Suicide Bombers Strike Pakistan Religious Shrine
Ayaz Gul | Islamabad 02 July 2010
Authorities have tightened security around religious places across the country, a day after two suicide bombers struck a famous Muslim Sufi shrine in the eastern city of Lahore, killing 42 people and wounding more than 180 others.
Pakistani police say an investigation into the deadly attack at Lahore's Data Durbar shrine is underway and experts are using body parts of the two suspected suicide bombers discovered at the scene to identify the attackers.
But the District Coordinating Officer, Sajjad Bhutta, said they have yet to report any progress in the ongoing probe. He says tight security measures were put in place particularly around mosques following the attack to ensure safety of Muslim worshipers offering Friday prayers.
"The security has been beefed up at all such places and at the place where it (the attack) occurred yesterday," Bhutta said. "A probe has been ordered and we would have to wait for their findings."
Several thousand people were present inside the shrine for special prayers when the attack occurred. Security camera footage released to media showed the first bomber detonating his explosives in an underground room where pilgrims sleep and wash themselves before praying. Minutes later, a second bomber blew himself up in a large courtyard in front of the shrine. The powerful explosions ripped concrete from the walls, twisted metal gates and left the white marble floor awash with blood.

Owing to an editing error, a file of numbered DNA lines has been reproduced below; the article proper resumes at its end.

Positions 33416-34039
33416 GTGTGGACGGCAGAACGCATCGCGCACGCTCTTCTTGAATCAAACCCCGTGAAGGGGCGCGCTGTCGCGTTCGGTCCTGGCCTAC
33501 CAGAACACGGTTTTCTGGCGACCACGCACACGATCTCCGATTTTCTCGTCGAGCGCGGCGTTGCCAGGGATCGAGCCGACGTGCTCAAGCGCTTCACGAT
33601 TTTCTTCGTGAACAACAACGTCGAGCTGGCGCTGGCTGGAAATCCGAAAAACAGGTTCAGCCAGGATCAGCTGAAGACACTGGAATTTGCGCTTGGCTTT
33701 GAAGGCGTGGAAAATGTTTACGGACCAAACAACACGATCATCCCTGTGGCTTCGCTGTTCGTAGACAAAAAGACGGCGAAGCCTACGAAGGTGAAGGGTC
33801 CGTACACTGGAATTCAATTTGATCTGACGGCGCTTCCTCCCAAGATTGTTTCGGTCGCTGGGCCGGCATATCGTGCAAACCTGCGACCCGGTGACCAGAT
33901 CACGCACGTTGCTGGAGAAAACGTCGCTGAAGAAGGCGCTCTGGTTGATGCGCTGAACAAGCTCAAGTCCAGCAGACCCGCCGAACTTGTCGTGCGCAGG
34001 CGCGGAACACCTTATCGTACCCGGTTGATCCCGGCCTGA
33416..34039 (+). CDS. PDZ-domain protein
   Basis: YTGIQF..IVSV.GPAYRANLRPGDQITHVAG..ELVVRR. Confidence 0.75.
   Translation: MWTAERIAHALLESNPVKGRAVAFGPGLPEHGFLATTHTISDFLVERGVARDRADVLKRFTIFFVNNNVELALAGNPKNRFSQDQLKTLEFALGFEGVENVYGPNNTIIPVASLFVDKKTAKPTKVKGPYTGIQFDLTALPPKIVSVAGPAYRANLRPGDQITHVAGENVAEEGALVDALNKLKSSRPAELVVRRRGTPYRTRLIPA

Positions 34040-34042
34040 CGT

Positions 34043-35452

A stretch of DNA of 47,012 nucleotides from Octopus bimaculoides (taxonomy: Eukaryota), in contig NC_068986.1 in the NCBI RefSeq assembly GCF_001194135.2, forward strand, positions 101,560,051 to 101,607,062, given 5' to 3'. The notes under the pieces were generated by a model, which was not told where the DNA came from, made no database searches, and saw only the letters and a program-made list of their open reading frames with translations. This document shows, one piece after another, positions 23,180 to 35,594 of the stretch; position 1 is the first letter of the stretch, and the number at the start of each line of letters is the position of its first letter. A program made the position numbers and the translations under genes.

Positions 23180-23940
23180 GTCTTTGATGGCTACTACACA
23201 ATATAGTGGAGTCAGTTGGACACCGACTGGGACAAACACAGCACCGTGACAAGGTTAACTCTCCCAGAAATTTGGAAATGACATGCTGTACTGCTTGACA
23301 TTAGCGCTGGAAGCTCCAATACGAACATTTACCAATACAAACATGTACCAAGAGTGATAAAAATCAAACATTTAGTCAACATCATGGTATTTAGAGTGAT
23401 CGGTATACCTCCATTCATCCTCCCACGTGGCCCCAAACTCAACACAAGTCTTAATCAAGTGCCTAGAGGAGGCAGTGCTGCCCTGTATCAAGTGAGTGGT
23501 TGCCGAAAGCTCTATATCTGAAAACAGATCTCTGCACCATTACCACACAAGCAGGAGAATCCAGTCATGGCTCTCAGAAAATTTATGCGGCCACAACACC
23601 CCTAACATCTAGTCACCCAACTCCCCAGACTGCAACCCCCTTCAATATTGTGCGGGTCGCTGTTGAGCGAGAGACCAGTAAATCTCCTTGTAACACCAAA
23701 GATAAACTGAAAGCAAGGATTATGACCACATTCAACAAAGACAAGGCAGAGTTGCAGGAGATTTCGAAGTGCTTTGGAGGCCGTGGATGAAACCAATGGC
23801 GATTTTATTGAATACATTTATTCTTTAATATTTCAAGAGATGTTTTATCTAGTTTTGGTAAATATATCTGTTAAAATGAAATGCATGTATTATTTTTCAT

The attack is being widely condemned across Pakistan because the Sufi shrine is seen as a symbol of moderate Islam.
As Pakistani Prime Minister Yousuf Raza Gilani put it, the Data Darbar shine has sentimental value to Muslims across the country. Targeting it, he said, shows the attackers have no consideration for religion, faith and belief.
In a statement issued Friday, the U.S embassy in Islamabad condemned the deadly bombings, saying it demonstrates blatant disregard for the lives of the Pakistani people and the future of the country.
Pakistani authorities suspect Taliban militants are behind Thursday's attack.
Analyst and professor of international relations Hassan Askari said that while the shrine is seen as a soft target, Taliban militants have demonstrated their opposition to such religious places for being symbols of moderate Islam.
"Ideologically and from the perspective of their religious denomination, they are not in favor of these kind of shrines and the activities that take place there," Askari said. "Therefore, they also were functioning within the framework of their sectarian denominational outlook because in the past there were several attacks in the frontier province, Khyber Pakhtoonkhaw where several shrines were damaged."
A spokesman for the extremists has denied any involvement, saying their fighters only target security forces. An anti-Taliban military campaign in northwestern parts of the country has triggered a wave of suicide and other terrorist attacks in Pakistan, killing more than 3,000 people in the past three years.
In May, a coordinated suicide raid on two worship places for the minority Ahmadi community in Lahore left at least 82 people dead.
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